Umeå University, Faculty of Science and Technology, Department of Mathematics and Mathematical Statistics.

We derive a new stabilized symmetric Nitsche method for enforcement of Dirichlet boundary conditions for elliptic problems of second order in cut isogeometric analysis (CutIGA). We consider *C*^{1} splines and stabilize the standard Nitsche method by adding a certain elementwise least squares terms in the vicinity of the Dirichlet boundary and an additional term on the boundary which involves the tangential gradient. We show coercivity with respect to the energy norm for functions in *H*^{2}(Ω) and optimal order a priori error estimates in the energy and *L*^{2} norms. To obtain a well posed linear system of equations we combine our formulation with basis function removal which essentially eliminates basis functions with sufficiently small intersection with Ω. The upshot of the formulation is that only elementwise stabilization is added in contrast to standard procedures based on ghost penalty and related techniques and that the stabilization is consistent. In our numerical experiments we see that the method works remarkably well in even extreme cut situations using a Nitsche parameter of moderate size.

Open this publication in new window or tab >>Cut finite elements for convection in fractured domains### Burman, Erik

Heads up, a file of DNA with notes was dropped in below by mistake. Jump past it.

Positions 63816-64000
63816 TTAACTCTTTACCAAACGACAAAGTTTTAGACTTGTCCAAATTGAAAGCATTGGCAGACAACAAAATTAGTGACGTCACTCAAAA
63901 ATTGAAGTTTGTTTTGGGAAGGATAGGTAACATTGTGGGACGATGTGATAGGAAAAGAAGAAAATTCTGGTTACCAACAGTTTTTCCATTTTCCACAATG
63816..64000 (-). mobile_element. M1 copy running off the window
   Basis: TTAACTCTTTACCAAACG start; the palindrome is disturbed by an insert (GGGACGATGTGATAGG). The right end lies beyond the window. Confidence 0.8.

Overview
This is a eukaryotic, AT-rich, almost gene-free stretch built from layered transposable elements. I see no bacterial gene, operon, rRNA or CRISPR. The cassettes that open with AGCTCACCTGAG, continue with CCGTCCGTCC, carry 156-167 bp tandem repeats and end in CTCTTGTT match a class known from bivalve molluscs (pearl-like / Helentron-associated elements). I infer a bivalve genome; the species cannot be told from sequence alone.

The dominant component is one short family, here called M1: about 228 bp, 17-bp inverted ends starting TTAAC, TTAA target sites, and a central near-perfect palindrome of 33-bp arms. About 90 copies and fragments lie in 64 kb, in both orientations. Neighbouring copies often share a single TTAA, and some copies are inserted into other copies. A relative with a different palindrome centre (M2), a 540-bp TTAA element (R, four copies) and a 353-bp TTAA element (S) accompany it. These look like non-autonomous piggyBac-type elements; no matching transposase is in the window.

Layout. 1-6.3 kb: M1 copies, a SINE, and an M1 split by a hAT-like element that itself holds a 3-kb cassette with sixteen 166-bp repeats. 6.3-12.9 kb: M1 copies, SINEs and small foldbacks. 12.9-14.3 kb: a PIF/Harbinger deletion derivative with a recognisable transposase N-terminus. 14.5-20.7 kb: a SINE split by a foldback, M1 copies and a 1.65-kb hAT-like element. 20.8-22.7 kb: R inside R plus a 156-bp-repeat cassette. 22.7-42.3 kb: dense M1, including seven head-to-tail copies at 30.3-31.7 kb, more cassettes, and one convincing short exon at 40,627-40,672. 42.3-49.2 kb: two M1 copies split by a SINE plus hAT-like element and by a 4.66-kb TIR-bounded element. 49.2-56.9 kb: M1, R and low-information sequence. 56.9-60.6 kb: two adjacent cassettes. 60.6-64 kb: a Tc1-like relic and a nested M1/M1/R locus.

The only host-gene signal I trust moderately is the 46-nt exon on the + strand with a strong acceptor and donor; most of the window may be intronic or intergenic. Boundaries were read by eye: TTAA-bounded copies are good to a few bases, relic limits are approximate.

### Peter, Hansbo

### Larson, Mats G.

Umeå University, Faculty of Science and Technology, Department of Mathematics and Mathematical Statistics.### Larsson, Karl

Umeå University, Faculty of Science and Technology, Department of Mathematics and Mathematical Statistics.PrimeFaces.cw("AccordionPanel","widget_formSmash_j_idt184_1_j_idt188_some",{id:"formSmash:j_idt184:1:j_idt188:some",widgetVar:"widget_formSmash_j_idt184_1_j_idt188_some",multiple:true}); PrimeFaces.cw("AccordionPanel","widget_formSmash_j_idt184_1_j_idt188_otherAuthors",{id:"formSmash:j_idt184:1:j_idt188:otherAuthors",widgetVar:"widget_formSmash_j_idt184_1_j_idt188_otherAuthors",multiple:true}); 2019 (English)In: Computers & Fluids, ISSN 0045-7930, E-ISSN 1879-0747, Vol. 179, p. 726-734Article in journal (Refereed) Published
##### Abstract [en]

##### Place, publisher, year, edition, pages

Elsevier, 2019
##### Keywords

Convection problems, Fractured domains, Mixed-dimensional domains, Galerkin least squares, A priori error estimates
##### National Category

Computational Mathematics
##### Identifiers

urn:nbn:se:umu:diva-158254 (URN)10.1016/j.compfluid.2018.07.022 (DOI)000467514000053 ()2-s2.0-85052134188 (Scopus ID)
#####

PrimeFaces.cw("AccordionPanel","widget_formSmash_j_idt184_1_j_idt188_j_idt359",{id:"formSmash:j_idt184:1:j_idt188:j_idt359",widgetVar:"widget_formSmash_j_idt184_1_j_idt188_j_idt359",multiple:true});
#####

PrimeFaces.cw("AccordionPanel","widget_formSmash_j_idt184_1_j_idt188_j_idt365",{id:"formSmash:j_idt184:1:j_idt188:j_idt365",widgetVar:"widget_formSmash_j_idt184_1_j_idt188_j_idt365",multiple:true});
#####